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Disney Stock Faces Uncertainty as Storied CEO Retires

When the story of the business world in the early 21st century is written, Walt Disney Co. (NYSE: DIS) CEO Bob Iger will be on the list of the most important chief executives, along with the likes of Jeff Bezos, Tim Cook and Warren Buffett. Iger steered Disney to the pole position among huge American entertainment companies. He did so through a series for clever mergers and acquisitions and with forward-thinking innovation.

Iger recently was replaced by new CEO Bob Chapek. Iger will stay on as executive board chair until the end of the year. He will keep much of his power because Chapek will report to him and Disney’s board.

The question of the company’s future, and the price of Disney stock, now depends on whether Chapek can fill Iger’s huge shoes.

Iger’s Impressive Career

Iger became chief executive officer of Disney in 2005, after the departure of longtime CEO Michael Eisner. Iger had been president and chief operating officer since 2000. Over the past 15 years, he has taken Disney from the position of niche studio and theme park company to a dominant force in streaming, movie production, television and cable programming, and a global theme park network that includes 12 locations. Among them are Tokyo Disneyland, Disney World, Hong Kong Disneyland and Shanghai Disneyland.

Iger’s transformation of Disney puts him in a tiny group of CEOs who have completely transformed huge companies in the past 25 years. This list includes Lou Gerstner of IBM, Lee Iacocca of Chrysler, Jack Welch of General Electric, Jeff Bezos of Amazon and Tim Cook of Apple.

Iger got his job because he was an executive with Capital Cities/ABC, which Disney bought in 1996.

A number of executives at both Capital Cities and Disney vied for the CEO job. Then CEO Eisner began to argue with members of the Disney family. The friction led to the need for a new CEO. Iger was waiting in the wings.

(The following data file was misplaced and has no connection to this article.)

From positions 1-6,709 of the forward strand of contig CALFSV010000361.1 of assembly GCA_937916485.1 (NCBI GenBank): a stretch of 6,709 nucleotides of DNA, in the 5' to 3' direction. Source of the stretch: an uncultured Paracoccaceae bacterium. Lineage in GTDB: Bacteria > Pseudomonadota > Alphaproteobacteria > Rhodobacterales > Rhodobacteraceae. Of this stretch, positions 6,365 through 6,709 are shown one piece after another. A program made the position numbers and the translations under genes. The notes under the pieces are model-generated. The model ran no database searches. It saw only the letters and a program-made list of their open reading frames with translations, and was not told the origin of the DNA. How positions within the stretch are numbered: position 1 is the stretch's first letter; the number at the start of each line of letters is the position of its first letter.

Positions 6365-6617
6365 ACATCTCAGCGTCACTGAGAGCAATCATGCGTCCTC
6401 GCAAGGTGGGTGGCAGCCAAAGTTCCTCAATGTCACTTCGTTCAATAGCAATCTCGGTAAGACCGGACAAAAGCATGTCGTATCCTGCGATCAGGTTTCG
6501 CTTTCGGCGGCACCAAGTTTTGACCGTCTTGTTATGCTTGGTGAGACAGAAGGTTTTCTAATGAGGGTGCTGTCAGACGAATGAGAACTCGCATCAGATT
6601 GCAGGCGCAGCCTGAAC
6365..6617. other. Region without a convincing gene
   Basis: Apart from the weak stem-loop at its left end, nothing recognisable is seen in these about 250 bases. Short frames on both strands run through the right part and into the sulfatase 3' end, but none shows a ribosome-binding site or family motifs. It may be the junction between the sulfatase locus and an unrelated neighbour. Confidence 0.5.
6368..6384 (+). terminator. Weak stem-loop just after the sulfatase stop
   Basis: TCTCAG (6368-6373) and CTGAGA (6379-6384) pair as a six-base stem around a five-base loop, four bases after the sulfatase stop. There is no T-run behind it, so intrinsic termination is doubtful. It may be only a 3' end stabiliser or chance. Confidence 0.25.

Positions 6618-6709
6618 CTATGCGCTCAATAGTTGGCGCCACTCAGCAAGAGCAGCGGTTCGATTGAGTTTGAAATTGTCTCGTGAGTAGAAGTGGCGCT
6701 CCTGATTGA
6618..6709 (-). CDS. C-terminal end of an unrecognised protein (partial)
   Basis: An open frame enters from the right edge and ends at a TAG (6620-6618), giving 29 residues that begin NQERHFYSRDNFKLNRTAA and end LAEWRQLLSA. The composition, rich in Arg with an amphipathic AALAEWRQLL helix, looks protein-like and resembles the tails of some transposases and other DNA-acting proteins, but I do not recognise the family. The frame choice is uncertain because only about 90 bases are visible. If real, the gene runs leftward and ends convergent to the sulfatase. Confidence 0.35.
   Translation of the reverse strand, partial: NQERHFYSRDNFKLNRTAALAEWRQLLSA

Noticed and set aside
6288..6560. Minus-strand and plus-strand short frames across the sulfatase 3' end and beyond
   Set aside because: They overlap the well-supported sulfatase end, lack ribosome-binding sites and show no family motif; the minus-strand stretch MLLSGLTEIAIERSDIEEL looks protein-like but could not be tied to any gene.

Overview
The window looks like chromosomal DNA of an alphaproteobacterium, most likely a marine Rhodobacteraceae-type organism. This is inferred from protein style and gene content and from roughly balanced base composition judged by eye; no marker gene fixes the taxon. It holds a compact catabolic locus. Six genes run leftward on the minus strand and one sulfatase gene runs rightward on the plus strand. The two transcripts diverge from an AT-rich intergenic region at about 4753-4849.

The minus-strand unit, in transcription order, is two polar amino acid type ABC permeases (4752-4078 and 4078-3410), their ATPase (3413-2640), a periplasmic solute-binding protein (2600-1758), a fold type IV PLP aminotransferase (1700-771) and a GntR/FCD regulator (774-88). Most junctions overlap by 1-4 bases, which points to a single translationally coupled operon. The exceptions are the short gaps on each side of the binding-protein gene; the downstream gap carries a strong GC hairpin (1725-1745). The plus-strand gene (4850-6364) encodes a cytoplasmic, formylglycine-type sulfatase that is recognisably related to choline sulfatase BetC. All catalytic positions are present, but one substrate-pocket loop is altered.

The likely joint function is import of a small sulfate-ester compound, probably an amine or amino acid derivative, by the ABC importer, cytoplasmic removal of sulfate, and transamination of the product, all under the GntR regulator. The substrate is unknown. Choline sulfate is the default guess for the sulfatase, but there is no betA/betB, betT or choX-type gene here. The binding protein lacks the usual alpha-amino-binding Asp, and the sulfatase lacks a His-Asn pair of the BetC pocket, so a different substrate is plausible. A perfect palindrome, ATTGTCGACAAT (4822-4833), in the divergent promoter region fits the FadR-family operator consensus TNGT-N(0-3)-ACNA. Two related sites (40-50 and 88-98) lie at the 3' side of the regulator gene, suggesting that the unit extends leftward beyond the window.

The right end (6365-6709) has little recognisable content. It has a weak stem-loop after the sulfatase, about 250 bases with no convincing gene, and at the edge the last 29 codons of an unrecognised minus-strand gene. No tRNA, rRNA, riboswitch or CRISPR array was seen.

What Iger Bought

Disney is among the oldest entertainment companies in America, and one of the few that has survived for decades basically intact. Founded by Walt Disney and his brother Roy, the original Disney was little more than an animation studio. Disneyland, the first major diversification, was opened in 1955. The company moved into TV production at about the same time.

Iger went on a shopping spree right after he became CEO. He bought animation filmmaker Pixar in 2006 for $7.4 billion. In 2009, he bought Marvel for $4.0 billion.

That was followed by the buyout of Lucasfilm, which created Star Wars, in 2012 for $4.1 billion. Finally, his blockbuster deal was to buy most of 21st Century Fox for $71.0 billion last year.

Disney Stock Price History

Disney’s stock price has been rocked recently by uncertainty about Chapek, who ran Disney’s theme parks before he was promoted to CEO. The spread of the coronavirus has hurt Disney’s theme park business and threatens movie theater attendance as well.

The price movement was much more positive before recent worry, but the shares have still underperformed the market. In the past five years, Disney stock is up 13%, compared to a rise of 43% in the S&P 500. The Dow Jones industrial average is up 42% over that period. While Disney’s share price may be relatively weak, the company does pay a dividend. The current yield is 1.49%.

Disney’s Financials

Disney’s revenue has risen sharply over the past several years, primarily because of acquisitions. In 2016, it posted revenue of $55.6 billion. In the immediate trailing 12 months, that figure has risen to $75.1 billion. Net income was $9.4 billion in 2016. In the most recent trailing 12 months, it was $10.4 billion.

In the most recent quarter, Disney reported revenue of $19.1 billion, up 34% from the year-ago period. Net income was $785 million, down 66%. Iger cast the numbers in a positive light as he reflected on what would be the results from the tail end of his period as CEO: “Our solid results in the fourth quarter reflect the ongoing strength of our brands and businesses.”

That has not entirely shown up at the bottom line.

Iger’s Bet on the Future

Iger’s final big gamble is that Disney can compete with video streaming leaders Amazon and Netflix. His theory is that a broad number of people will want to watch Disney video content, including Pixar, Marvel and Star Wars films they cannot see anywhere else.

Disney+, the new streaming service, is off to a strong start. The most recent estimate is that Disney already has over 30 million subscribers.

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